Tenn. public school disrespects nonreligious veterans, FFRF intervenes

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The Freedom From Religion Foundation is spotlighting a troubling Veterans Day constitutional violation at a Tennessee middle school.

A concerned district parent, who is also a veteran, reported that the recent Veterans Day program at Smith County Middle School included a Christian prayer. The program reportedly ended with the principal leading a moment of silence and then handing the microphone to a student who recited the Lord’s Prayer. The parent reportedly brought this constitutional violation to the attention of the principal, who then berated the individual and made them feel unwelcome at the school.

“While it is laudable for the Smith County Middle School to organize, sponsor and host a Veterans Day assembly, it is unconstitutional to allow religious messages to be part of school-sponsored activities,” writes FFRF Legal Fellow Christopher Line in his letter to Smith County School System Director of Schools Barry H. Smith.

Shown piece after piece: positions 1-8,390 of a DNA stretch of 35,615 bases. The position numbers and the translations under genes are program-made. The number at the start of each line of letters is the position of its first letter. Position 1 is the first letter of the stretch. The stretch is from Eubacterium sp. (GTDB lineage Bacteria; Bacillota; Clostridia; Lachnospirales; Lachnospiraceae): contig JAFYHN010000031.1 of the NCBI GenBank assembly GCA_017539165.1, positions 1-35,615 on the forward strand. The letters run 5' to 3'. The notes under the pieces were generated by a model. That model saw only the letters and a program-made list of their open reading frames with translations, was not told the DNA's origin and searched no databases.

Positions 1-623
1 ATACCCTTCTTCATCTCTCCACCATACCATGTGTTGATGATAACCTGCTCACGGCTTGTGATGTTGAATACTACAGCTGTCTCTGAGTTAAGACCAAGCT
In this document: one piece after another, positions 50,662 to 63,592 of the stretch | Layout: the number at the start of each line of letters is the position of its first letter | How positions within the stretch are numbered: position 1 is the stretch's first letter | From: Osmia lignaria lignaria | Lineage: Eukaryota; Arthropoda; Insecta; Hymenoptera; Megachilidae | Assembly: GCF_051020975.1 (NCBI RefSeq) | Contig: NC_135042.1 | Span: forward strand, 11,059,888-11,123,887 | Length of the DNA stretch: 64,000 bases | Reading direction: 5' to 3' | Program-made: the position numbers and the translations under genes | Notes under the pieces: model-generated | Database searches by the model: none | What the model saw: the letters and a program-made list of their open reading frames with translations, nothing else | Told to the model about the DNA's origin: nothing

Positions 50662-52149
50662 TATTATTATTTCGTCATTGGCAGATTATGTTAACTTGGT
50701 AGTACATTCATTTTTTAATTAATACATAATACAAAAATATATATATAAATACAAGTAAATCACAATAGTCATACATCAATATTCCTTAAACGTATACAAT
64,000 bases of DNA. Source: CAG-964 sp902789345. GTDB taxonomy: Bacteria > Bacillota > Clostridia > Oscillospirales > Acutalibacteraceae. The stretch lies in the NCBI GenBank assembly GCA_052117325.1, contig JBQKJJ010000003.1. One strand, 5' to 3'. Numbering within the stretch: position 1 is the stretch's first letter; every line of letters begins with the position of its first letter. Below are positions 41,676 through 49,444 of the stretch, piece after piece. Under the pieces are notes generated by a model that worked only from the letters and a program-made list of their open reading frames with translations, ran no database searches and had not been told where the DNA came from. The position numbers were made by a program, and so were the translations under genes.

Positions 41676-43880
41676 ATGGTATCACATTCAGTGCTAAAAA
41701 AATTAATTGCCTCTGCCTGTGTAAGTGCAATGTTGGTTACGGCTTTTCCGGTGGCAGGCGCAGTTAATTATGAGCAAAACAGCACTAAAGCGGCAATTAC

Courts have continually ruled that the presence of prayer at public school events violates the Establishment Clause of the First Amendment as it constitutes a government endorsement of religion, FFRF reminds the district. Additionally, religious practices at Veterans Day events are exclusionary of nonreligious service members.

“Many ‘atheists in foxholes’ have served our country with distinction,” Line writes. “Veterans of any religion or no religion should be equally honored. Prayers at these ceremonies amount to a government endorsement of religion that excludes the 23 percent of service members who are atheists, agnostics or have no religious preference.”

FFRF is asking that the district take immediate action to ensure that future district programs and assemblies do not include prayer.

“It is admirable for the district to plan an event to honor our veterans, but that should include all of our veterans,” says FFRF Co-President Annie Laurie Gaylor. “This is yet another example of prayer at public school-sponsored events being unnecessary and divisive.”

The Freedom From Religion Foundation is a national nonprofit organization with more than 32,000 members and several chapters across the country, including over 300 members in Tennessee and an East Tennessee chapter. FFRF’s purposes are to protect the constitutional principle of separation between church and state, and to educate the public on matters relating to nontheism.

Freedom From Religion Foundation

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